Tip of the Iceberg: My 3,000-Mile Journey Around Wild Alaska, the Last Great American Frontier
By Mark Adams. Dutton, 2018. 323 pages. $28.
Alaskans are rightfully skeptical when writers from Outside, perhaps especially New Yorkers, arrive in our state to tell the story of "the last frontier." It's rare that they bring much more than a "gee-whiz — there-are-are-a-lot-of-bears-and-crusty-characters-here" understanding to what they experience.
Thus, it's a real pleasure to discover a new, well-researched book that defies expectations and presents a lively and insightful story worthy of broad readership. Mark Adams, the author of other well-regarded travel books, here brings together the story of the 1899 Harriman Alaska Expedition with his own travels around the state, with side excursions into related topics including our state's current financial and political situation.
(Disclosure: This reviewer, the author of a book (Green Alaska) related to the Harriman Alaska Expedition, played a very small advance role in advising author Mark Adams about his route.)
The book's title, "Tip of the Iceberg," suggests the modesty Adams brings to his effort. He acknowledges right away his position as a naive traveler, bringing fresh eyes to a very large place with a deep and complex history, and that he is far from an expert about any of it. Still, he was no slacker in doing his research and in seeking out Alaskans who are themselves experts.
As the prologue opens in Glacier Bay National Park, Adams finds himself contemplating from the seat of a kayak not only the "spellbinding performances" of massive glaciers, but the subjects he was just beginning to learn about — bears, for one, but also "the five varieties of Pacific salmon, the structural integrity of permafrost, recipes for moose meat, the declining quality of rubber boots, and a simmering resentment toward Washington, D.C., that fell under the general rubric of "federal overreach."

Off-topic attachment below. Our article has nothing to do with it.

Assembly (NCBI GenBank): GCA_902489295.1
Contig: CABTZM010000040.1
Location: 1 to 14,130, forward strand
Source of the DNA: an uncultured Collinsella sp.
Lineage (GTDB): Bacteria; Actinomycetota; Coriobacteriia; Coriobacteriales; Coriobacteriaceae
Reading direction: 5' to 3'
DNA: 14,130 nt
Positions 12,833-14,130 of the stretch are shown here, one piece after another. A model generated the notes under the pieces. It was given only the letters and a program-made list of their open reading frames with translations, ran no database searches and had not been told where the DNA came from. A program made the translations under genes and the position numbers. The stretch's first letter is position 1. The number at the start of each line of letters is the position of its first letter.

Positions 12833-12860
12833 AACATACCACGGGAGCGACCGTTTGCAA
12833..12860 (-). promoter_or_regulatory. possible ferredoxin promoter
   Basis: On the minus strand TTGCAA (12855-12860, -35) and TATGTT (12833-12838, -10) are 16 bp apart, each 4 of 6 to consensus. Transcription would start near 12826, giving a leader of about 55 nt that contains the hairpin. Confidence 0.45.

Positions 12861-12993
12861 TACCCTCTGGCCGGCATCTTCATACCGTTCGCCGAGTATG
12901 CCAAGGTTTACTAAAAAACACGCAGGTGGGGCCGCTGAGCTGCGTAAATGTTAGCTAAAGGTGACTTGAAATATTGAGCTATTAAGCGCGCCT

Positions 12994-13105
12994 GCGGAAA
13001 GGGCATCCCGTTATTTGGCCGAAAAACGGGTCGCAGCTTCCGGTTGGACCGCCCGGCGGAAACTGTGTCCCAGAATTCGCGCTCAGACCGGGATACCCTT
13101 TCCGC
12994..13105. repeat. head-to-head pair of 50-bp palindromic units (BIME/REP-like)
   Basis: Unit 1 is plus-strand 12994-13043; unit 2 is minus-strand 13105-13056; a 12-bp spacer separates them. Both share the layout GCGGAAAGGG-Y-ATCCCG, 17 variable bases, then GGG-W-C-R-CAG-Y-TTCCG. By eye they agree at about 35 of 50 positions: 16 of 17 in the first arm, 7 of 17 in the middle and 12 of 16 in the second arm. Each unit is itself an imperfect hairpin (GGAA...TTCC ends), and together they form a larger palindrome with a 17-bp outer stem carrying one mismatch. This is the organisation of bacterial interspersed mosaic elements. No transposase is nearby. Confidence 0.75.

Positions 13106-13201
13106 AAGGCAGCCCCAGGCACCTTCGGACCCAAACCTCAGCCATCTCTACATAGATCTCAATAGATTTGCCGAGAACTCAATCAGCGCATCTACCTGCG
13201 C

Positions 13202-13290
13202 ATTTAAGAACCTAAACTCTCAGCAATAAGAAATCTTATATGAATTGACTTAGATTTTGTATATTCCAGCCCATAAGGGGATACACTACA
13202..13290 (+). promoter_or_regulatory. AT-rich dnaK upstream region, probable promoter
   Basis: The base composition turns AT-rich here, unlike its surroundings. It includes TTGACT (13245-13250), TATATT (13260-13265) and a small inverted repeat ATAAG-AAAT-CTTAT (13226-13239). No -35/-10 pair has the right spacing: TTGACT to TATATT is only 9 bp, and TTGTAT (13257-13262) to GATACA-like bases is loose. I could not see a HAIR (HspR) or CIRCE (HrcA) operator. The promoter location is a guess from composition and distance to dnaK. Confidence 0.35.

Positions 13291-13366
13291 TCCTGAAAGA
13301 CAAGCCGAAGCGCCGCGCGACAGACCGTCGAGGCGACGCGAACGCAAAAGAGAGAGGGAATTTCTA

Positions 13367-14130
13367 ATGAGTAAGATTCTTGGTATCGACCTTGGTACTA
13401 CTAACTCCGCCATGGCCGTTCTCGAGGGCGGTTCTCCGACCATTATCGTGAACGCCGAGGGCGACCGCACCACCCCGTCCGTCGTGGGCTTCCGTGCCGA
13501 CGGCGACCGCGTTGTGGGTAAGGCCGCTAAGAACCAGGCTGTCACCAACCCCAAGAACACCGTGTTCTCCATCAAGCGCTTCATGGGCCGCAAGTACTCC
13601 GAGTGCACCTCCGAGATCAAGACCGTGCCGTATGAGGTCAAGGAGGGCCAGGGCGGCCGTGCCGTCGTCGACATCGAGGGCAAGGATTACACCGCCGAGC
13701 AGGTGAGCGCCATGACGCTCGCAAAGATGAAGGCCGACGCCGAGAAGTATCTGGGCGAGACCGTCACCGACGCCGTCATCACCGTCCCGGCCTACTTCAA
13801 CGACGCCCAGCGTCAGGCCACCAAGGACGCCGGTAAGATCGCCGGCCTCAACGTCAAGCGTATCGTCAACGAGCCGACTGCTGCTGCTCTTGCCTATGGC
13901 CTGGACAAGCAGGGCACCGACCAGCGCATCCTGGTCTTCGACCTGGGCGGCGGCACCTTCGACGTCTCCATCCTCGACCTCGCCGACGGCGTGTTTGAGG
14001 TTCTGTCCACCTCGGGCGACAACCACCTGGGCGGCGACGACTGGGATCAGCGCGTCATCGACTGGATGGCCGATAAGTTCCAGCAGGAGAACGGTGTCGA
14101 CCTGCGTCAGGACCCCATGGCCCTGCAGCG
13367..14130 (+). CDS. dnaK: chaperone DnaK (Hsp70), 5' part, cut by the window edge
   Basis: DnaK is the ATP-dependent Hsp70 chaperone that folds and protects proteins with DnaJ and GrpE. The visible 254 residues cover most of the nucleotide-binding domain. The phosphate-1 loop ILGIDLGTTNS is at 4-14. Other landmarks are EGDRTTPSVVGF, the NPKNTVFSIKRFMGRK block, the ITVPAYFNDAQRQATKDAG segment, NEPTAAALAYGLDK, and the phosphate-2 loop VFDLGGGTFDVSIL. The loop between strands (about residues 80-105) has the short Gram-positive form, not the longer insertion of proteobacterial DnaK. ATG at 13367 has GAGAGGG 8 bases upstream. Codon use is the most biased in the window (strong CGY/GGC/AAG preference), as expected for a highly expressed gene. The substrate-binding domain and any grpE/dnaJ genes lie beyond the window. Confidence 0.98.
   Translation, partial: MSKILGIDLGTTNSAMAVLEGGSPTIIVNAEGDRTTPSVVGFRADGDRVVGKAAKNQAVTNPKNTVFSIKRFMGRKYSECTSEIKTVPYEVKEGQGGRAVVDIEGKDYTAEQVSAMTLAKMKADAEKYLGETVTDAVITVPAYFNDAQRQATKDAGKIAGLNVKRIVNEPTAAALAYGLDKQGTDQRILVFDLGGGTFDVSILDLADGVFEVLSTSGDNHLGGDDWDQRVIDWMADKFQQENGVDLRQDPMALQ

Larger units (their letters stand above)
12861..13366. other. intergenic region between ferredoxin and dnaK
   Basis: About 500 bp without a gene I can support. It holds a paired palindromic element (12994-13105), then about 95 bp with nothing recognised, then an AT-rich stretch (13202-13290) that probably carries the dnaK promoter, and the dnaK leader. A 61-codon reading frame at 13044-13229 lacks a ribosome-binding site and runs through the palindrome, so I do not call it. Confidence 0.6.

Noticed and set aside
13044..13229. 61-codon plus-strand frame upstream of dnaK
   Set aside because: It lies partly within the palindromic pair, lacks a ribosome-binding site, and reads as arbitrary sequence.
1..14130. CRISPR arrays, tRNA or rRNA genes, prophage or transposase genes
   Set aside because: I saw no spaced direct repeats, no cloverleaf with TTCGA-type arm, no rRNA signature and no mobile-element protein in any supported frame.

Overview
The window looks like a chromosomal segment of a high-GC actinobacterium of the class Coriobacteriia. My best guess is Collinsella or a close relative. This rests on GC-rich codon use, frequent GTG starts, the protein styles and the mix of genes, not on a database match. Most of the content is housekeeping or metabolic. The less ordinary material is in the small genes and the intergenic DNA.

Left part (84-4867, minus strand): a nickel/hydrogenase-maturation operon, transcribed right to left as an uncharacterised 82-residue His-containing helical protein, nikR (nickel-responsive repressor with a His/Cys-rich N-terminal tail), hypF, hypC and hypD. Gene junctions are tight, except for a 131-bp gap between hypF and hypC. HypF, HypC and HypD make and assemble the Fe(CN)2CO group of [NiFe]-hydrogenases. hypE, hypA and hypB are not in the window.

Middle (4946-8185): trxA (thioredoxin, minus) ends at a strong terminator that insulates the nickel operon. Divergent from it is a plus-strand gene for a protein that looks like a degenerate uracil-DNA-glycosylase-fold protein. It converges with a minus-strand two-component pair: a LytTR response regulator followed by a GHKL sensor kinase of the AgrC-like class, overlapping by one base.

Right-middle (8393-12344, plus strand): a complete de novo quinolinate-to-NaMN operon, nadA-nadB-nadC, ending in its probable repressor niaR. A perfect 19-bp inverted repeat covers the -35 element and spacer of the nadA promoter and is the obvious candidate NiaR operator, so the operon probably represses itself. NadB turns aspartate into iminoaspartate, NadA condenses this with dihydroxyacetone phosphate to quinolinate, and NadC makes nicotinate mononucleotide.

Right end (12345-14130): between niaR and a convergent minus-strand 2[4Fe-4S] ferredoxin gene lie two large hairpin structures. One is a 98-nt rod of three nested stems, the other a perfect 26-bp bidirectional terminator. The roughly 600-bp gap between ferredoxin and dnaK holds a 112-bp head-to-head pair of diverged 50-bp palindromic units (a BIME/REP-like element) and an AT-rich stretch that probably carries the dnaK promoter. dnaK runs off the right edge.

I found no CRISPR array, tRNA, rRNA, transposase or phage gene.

The idea for the book, Adams tells us, came to him in Seattle's Pioneer Square when he learned from a park ranger that the impressive totem pole there was a replica of one taken from Alaska in 1899 by the Harriman Expedition. Adams, who prided himself on knowing exploration histories, was embarrassed that he knew nothing of that expedition. When he learned who accompanied Mr. Harriman, he was propelled into a new book project. (Previous books focused on Machu Picchu and the lost city of Atlantis.)
The Harriman Expedition, which spent two summer months exploring the Alaska coast all the way to the Arctic Circle, carried a who's-who of America's scientific community — including head of the U. S. Biological Survey (which later became the Fish and Wildlife Service) C. Hart Merriam, "Alaska's first scientist" William Dall, geologist Grove Carl Gilbert, editor and founder of the Audubon Society George Bird Grinnell and 20 others. Also along were photographer Edward Curtis, several artists, and the two best-known "nature writers" of their time —John Muir and John Burroughs.
Lacking the ability to hire his own ship to trace the coast of Alaska, Adams decided to visit as many of the Harriman stops as he could by state ferry. For locations beyond ferry reach, he flew. The 3,000 miles of his subtitle, he explains, are a rough calculation of his water, ground and air travel. A helpful map shows his ferry route from Bellingham to Haines and Skagway and to Sitka; flights to Gustavus, Yakutat, Cordova, Anchorage, and Homer with a side trip to Whittier; more ferry to Kodiak, Chignik, and Dutch Harbor; and flights to Nome and Shishmaref.